You need to sit down with your partner and agree to how the assets, monies and responsibilities will be split while you’re together, as well as if you break up. While I agree there is nothing less exciting than having this conversation, I’m a firm believer that it should be had during a happy time, when you still care about the person. You are thinking more clearly and don’t have all the messy, negative emotions you have when you’re doing through a breakup.

Once the agreement has been made and signed, then you have a basis to defend your rights on. This can be for anything from the owner of certain objects not having to split them, to not getting kicked out of your home too early. Another thing, is having a guideline to base all “who gets what” conversations on helps keep emotions out of it, as much as possible.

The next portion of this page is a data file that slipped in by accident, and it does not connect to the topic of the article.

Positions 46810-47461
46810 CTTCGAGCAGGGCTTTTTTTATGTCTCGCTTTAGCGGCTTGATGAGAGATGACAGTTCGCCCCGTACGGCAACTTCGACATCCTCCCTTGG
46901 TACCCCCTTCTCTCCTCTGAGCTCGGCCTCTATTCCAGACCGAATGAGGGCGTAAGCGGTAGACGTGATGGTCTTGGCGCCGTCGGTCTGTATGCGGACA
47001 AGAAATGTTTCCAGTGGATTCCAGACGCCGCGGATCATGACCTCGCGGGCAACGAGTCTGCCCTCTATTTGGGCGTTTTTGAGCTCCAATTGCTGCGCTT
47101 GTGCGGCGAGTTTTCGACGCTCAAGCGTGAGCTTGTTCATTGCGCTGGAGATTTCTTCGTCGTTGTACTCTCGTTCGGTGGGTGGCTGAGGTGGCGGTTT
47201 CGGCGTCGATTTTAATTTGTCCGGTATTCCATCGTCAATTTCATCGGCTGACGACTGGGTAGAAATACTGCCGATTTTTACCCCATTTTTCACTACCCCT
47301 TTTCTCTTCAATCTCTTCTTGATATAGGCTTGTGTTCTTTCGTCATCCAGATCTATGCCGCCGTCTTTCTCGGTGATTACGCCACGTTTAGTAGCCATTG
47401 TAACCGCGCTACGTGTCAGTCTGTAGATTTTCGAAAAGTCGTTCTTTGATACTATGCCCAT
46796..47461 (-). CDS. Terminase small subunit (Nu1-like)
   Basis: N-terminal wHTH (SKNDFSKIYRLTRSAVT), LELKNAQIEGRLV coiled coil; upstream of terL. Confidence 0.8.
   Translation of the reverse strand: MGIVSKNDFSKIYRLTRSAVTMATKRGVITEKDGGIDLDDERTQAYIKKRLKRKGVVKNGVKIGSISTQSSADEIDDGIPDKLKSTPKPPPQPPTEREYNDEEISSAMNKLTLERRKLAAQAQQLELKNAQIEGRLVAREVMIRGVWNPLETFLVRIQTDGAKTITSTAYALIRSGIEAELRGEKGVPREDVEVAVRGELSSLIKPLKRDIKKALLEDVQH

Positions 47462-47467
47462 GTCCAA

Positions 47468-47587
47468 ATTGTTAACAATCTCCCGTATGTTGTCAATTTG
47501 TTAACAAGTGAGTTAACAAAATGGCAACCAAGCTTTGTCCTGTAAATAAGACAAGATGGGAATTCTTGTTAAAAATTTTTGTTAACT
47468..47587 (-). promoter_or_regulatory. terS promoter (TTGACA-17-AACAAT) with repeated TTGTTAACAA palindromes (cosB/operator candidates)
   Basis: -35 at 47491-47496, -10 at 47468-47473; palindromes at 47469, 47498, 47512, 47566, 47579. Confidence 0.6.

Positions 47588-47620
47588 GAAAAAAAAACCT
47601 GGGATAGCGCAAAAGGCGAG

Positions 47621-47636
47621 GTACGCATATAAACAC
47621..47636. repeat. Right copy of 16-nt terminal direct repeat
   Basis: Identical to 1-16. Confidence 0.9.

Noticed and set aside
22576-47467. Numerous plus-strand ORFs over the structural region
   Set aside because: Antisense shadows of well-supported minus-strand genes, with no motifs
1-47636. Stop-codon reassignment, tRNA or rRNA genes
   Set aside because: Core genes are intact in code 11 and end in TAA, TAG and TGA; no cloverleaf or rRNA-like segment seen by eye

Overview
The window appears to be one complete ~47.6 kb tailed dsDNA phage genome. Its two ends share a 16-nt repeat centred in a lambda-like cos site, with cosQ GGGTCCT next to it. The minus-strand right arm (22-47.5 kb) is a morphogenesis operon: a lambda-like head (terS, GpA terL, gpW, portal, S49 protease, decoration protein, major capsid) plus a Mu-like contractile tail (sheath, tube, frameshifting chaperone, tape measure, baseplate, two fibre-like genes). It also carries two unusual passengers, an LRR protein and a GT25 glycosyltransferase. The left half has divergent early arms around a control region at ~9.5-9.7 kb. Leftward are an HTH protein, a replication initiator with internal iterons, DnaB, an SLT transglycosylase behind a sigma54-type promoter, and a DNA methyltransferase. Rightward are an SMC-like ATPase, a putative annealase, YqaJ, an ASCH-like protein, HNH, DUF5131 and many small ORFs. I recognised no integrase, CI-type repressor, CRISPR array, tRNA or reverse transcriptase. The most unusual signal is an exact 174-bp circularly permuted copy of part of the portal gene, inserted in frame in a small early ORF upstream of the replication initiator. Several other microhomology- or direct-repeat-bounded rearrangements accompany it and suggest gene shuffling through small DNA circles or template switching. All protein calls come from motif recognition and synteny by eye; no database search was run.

If this is the most unromantic thing you’ve ever read, I agree. One last thing I would say is to really think through combining finances. Even if you’re living together, it doesn’t mean you have to share every bank account. This is just another backstop against what could make a bad breakup, worse.


I realize that there are (and will continue to be) posts where I’m waving my finger, talking about how people should live within their means. While this may be true, I know I’m violating a rule that I try to always hold myself and others to, which is if you are making a criticism, at least make it constructive.

The obvious answer to living within your means is to keep a leash on your spending, which is all good and fine for some. If you’re anything like me, however, rather than conceding to giving up on doing things that would make you happy, I prefer to think of creative ways of working around the issue. One answer to this is moonlighting.